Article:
Cold-Formed Steel Behavior: Elastic Buckling Simplified Methods for Structural Members with Edge-Stiffened Holes and Purlin Distortional Buckling Strength Under Gravity Loading

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Virginia Tech


Elastic Buckling Simplified Methods for Structural Members with Edge-Stiffened Holes:

Presently, the current design methods available to engineers to predict the strength of cold-formed steel members with edge-stiffened holes remains largely unaddressed in the North American Specification for the Design of Cold-Formed Steel Structural Members (NAS). Research was conducted to explore and develop a further understanding of the effects of stiffened edge holes on the elastic buckling parameters for local, distortional, and global buckling. Elastic buckling parameter studies have been conducted on a suite of cold-formed members including recently developed DeltaSTUDs manufactured by Steelform Building Products, Inc. and a series of common Steel Stud Manufacturers Association (SSMA) members. Furthermore, a suite of simplified methods for determining elastic buckling parameters used to predict capacity with the Direct Strength Method (DSM) for members with edge stiffened holes were developed and validated. The elastic buckling studies are used to validate the simplified methods presented in this thesis. All simplified methods are further validated with thin shell finite element eigen-buckling parameter studies where the edge-stiffened holes are explicitly modeled.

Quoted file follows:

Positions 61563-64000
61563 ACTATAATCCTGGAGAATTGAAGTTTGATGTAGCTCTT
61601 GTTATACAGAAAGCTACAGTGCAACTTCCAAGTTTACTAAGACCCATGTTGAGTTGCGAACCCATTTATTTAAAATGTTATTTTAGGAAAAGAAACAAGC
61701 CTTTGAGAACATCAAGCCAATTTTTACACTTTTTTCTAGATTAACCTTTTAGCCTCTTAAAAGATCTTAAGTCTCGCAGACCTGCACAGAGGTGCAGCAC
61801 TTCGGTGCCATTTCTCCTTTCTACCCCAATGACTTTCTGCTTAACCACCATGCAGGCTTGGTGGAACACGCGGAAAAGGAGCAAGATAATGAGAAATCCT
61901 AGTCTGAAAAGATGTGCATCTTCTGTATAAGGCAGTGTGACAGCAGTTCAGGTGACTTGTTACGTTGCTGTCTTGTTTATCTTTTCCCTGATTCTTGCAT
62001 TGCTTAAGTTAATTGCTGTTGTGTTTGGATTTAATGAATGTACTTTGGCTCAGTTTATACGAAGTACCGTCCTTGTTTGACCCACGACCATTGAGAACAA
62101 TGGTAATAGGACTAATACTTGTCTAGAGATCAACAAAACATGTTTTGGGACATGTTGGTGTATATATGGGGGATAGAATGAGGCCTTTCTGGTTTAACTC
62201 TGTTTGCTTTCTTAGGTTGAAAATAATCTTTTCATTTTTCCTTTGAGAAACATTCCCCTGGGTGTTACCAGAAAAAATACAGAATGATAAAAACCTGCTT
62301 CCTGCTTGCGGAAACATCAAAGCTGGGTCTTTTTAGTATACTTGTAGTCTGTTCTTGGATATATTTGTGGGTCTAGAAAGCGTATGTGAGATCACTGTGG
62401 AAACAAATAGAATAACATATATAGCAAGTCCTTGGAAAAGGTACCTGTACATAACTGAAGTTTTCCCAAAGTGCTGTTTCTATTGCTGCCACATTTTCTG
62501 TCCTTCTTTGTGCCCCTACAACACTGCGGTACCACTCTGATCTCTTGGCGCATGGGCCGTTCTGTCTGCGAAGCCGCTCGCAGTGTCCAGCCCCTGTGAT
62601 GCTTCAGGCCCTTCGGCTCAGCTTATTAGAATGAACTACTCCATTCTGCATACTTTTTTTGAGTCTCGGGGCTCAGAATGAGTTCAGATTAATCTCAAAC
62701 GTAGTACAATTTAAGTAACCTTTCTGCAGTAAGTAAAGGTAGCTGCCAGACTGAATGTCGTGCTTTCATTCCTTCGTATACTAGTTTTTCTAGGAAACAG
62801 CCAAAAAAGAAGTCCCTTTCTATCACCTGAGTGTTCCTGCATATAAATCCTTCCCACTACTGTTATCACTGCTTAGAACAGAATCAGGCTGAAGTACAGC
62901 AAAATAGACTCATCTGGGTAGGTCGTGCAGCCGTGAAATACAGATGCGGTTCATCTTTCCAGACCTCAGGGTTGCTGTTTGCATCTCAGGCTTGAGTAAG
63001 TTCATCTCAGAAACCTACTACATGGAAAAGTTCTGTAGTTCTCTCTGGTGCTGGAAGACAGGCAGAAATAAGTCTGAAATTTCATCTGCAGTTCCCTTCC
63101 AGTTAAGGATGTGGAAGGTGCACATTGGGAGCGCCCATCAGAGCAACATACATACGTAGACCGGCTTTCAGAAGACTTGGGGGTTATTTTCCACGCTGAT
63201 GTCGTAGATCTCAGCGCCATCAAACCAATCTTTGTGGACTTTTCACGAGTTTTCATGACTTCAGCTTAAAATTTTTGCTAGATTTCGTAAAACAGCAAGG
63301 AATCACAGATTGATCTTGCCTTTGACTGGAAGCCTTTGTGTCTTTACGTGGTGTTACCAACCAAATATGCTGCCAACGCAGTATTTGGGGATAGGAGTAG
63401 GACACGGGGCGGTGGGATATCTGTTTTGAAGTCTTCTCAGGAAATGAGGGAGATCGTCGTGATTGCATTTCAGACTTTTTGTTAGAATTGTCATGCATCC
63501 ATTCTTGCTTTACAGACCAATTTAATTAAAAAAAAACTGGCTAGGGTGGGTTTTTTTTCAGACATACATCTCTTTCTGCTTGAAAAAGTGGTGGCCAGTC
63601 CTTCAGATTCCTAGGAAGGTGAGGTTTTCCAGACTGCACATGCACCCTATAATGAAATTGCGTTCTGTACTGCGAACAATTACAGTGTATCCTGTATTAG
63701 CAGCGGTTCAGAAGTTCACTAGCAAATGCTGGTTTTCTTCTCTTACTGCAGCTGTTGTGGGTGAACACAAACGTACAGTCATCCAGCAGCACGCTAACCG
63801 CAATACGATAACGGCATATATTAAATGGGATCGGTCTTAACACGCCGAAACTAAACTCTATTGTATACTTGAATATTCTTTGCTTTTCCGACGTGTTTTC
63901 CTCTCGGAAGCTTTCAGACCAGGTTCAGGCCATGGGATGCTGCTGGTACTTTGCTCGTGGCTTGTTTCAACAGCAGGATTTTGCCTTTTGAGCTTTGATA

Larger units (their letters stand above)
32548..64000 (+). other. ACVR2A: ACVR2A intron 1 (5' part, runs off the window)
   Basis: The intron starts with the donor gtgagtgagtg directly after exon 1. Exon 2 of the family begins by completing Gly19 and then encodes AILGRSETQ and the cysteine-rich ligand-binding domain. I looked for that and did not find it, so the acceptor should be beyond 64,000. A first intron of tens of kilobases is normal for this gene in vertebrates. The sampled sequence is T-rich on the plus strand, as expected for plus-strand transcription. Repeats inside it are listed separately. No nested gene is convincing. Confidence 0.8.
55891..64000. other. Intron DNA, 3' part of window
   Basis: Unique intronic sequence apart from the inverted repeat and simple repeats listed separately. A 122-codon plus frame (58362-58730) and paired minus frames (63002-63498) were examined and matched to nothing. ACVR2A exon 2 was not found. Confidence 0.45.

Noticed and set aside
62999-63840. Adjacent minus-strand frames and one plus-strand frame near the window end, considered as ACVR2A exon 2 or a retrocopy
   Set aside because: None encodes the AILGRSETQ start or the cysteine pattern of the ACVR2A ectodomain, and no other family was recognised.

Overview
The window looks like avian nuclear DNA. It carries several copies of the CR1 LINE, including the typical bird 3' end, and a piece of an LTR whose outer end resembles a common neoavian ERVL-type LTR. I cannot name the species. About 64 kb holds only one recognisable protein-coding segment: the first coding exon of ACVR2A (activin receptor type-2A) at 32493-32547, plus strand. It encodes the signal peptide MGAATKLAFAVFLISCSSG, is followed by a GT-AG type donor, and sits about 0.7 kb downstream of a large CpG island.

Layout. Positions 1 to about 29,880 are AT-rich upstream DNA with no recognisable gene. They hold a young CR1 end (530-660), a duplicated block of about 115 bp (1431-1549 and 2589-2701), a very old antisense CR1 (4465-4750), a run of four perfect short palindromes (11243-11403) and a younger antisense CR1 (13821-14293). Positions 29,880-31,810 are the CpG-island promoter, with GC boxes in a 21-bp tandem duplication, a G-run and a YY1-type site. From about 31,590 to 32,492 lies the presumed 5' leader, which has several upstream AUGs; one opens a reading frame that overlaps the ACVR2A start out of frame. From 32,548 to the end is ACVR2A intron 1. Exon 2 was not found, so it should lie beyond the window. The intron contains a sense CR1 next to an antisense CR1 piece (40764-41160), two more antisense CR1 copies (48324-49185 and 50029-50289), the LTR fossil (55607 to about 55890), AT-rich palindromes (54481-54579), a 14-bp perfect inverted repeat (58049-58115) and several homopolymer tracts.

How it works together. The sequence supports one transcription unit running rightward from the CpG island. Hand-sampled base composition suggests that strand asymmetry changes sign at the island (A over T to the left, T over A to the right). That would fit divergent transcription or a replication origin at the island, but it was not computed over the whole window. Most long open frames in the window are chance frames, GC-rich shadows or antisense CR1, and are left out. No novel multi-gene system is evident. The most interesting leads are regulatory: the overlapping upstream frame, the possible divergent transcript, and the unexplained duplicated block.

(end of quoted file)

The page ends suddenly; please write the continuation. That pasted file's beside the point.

Purlin Distortional Buckling Strength Under Gravity Loading:

Laterally braced cold-formed steel beams generally fail due to local and/or distortional buckling in combination with yielding. For many members, distortional buckling is the dominant buckling mode and is addressed in the current North American Specification for the Design of Cold-formed Steel Structural Members. The current main code equation, AISI C3.1.4-10 for calculating the available distortional buckling stress was derived experimentally based on a series of four-point bending tests at John Hopkins University. Where this provides a good basis for determining capacity, in most loading conditions purlins are subjected to a downward uniform loading that provides additional resistance to distortional buckling in the top flange beyond the resistance of the steel roofing panel. This research describes an experimental study to explore and quantify the difference in distortional buckling flexural capacity of metal building Z-purlins treated as isolated components and Z-purlins loaded with a constant pressure applied to metal roof panels. A series of three different types of tests have been developed to quantify the system effect provided by the metal roof panels as well as downward pressure on distortional buckling. Results are also extended to validate the Direct Strength Method when predicting flexural capacity of purlins in a roof system.



finite strip method, direct strength method, computational modeling, finite element solution